The Dallas Cowboys are next up for the Redskins and they suffered an agonizing loss of their own on Sunday. They blew a 26-3 halftime lead and lost to the Matt Flynn-led Green Packers 37-36.
After an agonizing loss, nobody sharpens the long knives and puts them to use quite like the Dallas media. Here are some choice snippets:
Here’s Clarence Hill of the Forth Worth Star-Telegram talking about everybody’s favorite goat:
So what happened?
Romo happened. The star-crossed quarterback with a reputation for playing his worst in the biggest moments tossed two interceptions in the final 2 minutes, 46 seconds of the game.
The first one came with the Cowboys still up 36-31 and trying to milk the clock. But instead of running out the clock, he checked out of a run call to a pass play and then reverted to his gunslinger mode with an ill-advised pass to receiver Miles Austin.
Cornerback Sam Shields picked it off, setting up the Packers’ go-ahead touchdown, a 1-yard run by Eddie Lacy with 1:31 left.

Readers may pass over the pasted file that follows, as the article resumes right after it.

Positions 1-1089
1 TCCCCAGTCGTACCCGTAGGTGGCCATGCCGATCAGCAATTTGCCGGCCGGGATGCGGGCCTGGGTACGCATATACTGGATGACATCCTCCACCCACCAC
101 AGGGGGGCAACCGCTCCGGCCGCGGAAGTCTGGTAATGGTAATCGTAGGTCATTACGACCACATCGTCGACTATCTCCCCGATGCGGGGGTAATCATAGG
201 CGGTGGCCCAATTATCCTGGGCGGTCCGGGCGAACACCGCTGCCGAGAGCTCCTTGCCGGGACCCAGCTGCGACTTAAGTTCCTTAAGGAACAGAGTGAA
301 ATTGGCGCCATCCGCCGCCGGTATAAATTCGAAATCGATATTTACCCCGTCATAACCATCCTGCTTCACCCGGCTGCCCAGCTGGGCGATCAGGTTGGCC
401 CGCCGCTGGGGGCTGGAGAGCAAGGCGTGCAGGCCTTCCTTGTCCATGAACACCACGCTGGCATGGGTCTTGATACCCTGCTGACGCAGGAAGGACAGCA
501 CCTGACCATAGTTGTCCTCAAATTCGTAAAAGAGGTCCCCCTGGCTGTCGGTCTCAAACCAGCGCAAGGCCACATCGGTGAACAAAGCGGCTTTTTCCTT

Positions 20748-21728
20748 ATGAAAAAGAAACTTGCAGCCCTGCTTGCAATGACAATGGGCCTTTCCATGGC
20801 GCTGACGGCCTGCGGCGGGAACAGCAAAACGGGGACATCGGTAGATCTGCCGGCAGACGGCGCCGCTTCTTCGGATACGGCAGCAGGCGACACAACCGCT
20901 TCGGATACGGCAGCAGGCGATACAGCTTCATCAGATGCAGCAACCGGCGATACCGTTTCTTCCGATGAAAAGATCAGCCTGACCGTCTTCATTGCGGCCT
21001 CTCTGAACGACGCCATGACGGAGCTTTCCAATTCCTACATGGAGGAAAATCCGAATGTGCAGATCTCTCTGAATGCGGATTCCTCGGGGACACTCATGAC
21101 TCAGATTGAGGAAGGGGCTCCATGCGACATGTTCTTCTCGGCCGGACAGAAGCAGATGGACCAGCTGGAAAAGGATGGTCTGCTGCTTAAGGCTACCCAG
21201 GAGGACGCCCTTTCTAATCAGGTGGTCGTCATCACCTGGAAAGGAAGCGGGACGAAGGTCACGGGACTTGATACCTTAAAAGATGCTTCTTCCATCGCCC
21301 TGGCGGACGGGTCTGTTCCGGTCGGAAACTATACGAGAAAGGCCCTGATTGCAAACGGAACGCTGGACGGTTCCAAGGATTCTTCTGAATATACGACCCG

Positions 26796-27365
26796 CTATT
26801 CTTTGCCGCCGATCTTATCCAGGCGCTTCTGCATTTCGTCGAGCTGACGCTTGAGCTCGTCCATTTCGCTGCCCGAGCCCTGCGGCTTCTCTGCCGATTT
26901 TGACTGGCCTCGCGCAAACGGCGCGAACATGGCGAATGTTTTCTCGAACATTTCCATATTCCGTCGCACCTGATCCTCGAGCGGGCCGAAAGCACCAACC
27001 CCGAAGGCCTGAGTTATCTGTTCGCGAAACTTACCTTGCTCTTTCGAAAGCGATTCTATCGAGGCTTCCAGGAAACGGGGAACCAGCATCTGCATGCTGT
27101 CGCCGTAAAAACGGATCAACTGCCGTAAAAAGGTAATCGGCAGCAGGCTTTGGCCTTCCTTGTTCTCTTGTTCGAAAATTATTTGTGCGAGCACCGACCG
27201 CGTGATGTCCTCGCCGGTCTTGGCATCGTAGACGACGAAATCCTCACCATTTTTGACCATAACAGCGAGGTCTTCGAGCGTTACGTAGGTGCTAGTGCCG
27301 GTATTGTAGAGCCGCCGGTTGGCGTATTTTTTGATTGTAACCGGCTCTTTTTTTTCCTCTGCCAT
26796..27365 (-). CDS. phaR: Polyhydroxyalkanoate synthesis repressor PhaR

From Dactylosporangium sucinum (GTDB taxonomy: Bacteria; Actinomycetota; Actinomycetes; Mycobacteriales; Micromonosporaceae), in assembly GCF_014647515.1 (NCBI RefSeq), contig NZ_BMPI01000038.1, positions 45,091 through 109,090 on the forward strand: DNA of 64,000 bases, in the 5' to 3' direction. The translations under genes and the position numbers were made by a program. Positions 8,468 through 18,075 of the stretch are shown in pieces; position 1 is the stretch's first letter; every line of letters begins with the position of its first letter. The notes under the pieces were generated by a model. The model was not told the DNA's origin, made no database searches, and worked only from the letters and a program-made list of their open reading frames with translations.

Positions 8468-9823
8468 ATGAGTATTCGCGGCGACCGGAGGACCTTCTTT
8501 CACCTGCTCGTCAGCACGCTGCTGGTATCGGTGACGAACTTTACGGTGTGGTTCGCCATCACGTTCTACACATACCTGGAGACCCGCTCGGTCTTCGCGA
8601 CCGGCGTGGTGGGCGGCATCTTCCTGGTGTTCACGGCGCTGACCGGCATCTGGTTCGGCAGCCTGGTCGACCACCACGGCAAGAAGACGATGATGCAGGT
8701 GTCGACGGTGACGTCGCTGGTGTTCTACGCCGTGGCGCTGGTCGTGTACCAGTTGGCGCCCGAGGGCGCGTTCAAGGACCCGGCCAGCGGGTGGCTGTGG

Randy Galloway, also of the Star-Telegram, sets the sights for his comments higher:
The easy answer is this:
Fire everybody. Now.
But since there’s nobody to jettison Jerry Jones, that allows his butt to wiggle off the hook. For nearly two decades, Jerry has done no time for his multiple football crimes.
Speaking, however, of blame:
Honk if you are guilty of having overrated Mr. Jones’ current maggot-mess of a football club.
Personally, I’m leaning on the horn based on a seasonlong assessment that the Cowboys were the epitome of NFL mediocrity.
The month of December, however, has totally exposed the fallacy of that theory.
On ESPN Dallas, Jean-Jacques Taylor took the man in the middle of Romo and Jones to task:
From 1:04 of the third quarter until Romo's interception with 2:58 left, the Cowboys dropped back to pass on 14 of 15 plays, while never leading by fewer than five points.
Ridiculous. Blame Garrett.
Jerry Jones made Garrett a walk-around head coach in the offseason to handle situations just like this. He's supposed to speak up in certain situations and dictate the strategy.
This is when Garrett should've demanded the Cowboys run the ball, especially since Green Bay couldn't stop Murray.
But Garrett took a passive role and let Romo and Callahan dictate the offensive approach instead of asserting himself. What happened in the last five minutes is a fireable offense.
I guess when you have a historic collapse (Dallas was 42-0 all time when leading by 20 or more at halftime) like that, one that seriously damaged the team’s playoff chances, there is plenty of blame to spread around.